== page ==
This picturesque 12th Century chapel is 85 metres high, situated on the very top of a volcanic plug.
The chapel itself was built in 962, but the rock itself has been a sacred location for thousands of years. The Romans first dedicated the site to the worship of Mercury, the messenger god with winged feet known as Hermes in Greek mythology.
Later, Christians built a chapel dedicated to St. Michael at the site. The Bishop of Puy built the chapel in honour and in celebration of Saint Michael's return from pilgrimage.
To get to the chapel, a visitor will climb the 268 steps carved into the rock to reach the peak where the chapel is situated.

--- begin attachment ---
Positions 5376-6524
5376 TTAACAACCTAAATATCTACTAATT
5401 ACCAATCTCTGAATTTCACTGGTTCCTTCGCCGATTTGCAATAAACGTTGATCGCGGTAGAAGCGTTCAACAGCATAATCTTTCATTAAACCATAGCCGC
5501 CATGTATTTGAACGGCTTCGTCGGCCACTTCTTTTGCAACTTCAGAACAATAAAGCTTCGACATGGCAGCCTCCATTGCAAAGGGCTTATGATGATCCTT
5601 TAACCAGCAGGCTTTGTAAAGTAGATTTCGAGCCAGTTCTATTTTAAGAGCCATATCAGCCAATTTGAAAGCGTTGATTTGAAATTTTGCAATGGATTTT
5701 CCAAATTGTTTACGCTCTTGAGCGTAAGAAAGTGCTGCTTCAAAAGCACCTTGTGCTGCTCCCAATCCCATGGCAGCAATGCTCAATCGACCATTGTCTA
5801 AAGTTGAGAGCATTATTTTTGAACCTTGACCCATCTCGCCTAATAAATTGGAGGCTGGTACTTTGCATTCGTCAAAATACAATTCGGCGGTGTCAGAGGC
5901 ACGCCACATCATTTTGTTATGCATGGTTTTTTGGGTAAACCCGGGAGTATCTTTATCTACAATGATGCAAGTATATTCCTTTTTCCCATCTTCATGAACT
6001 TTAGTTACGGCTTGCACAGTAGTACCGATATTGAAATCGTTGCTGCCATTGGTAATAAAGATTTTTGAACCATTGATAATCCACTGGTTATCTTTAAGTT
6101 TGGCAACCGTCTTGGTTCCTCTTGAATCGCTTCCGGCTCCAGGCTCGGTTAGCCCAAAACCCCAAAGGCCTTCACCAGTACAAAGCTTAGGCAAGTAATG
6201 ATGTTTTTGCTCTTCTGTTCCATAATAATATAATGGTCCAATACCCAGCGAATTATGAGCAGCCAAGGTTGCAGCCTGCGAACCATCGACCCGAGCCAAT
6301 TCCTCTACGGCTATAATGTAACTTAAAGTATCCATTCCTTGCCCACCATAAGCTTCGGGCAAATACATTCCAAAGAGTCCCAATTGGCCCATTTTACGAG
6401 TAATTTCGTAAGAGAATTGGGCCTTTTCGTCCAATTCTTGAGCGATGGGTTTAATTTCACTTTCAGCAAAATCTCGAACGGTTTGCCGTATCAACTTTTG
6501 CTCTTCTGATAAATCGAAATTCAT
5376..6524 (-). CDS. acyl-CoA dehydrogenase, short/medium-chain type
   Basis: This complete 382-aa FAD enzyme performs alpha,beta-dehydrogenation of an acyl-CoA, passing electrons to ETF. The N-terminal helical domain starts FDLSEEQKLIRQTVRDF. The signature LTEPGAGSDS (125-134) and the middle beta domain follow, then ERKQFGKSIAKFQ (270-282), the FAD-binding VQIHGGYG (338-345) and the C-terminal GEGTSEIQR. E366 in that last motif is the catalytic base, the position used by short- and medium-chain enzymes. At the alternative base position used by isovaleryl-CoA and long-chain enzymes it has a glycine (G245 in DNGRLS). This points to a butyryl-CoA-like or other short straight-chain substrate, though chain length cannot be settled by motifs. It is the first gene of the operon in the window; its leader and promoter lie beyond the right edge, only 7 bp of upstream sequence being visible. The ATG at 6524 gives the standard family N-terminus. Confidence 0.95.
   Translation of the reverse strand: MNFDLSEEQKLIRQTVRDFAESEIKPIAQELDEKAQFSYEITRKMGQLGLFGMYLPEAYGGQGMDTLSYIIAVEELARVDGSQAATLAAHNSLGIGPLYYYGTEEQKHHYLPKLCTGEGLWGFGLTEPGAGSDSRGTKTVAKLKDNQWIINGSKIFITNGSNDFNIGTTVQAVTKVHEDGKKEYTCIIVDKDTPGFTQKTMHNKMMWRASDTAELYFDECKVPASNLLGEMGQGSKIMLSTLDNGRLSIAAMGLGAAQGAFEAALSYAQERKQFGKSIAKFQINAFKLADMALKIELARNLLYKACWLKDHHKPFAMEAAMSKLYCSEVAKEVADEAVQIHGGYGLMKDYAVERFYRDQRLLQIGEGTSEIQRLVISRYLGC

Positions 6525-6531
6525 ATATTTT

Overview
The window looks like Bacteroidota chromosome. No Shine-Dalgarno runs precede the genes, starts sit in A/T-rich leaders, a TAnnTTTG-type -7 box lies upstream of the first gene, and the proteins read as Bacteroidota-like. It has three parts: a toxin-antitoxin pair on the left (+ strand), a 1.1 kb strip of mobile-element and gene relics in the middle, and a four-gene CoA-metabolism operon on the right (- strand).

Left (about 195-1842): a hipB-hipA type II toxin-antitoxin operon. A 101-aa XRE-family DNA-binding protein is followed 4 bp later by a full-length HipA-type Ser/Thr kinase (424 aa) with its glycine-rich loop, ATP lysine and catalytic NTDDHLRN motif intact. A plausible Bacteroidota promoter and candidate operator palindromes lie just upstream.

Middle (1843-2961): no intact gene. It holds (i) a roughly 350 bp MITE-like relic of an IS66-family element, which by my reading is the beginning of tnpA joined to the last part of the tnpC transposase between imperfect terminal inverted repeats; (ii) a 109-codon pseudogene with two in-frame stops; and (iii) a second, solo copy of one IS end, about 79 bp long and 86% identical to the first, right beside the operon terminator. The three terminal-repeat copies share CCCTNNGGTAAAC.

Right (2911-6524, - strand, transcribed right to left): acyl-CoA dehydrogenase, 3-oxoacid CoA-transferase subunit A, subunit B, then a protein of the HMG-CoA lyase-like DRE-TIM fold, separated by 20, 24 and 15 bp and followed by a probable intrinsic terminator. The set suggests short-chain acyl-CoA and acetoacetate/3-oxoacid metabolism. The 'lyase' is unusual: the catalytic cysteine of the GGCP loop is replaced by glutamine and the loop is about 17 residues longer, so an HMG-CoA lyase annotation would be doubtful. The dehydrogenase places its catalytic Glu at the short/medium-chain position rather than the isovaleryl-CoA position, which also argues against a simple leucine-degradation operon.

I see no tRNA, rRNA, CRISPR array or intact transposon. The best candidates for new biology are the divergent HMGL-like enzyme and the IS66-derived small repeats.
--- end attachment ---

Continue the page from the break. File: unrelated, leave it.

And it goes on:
The steps are however wide and comfortable, with places to stop for rest on the way up.
The chapel and the rock are consecrated to Saint Michael, the patron saint of high places in Europe.
The chapel attracted many pilgrims and and in 1429, Joan of Arc's mother, Isabelle Romée, reportedly visited the site to pray.
In 1955, archaeologists discovered a stash of sacred objects in the altar, these items are now displayed behind iron bars.
The beautiful facade of the cathedral has aches and multicoloured stonewalls that reveal Islamic influences.
The stonework in the chapel also illustrates themes from the Bible. There are images depicting Christ holding the book of life, the Virgin Mary, Saint John, Saint Peter and Saint Michael.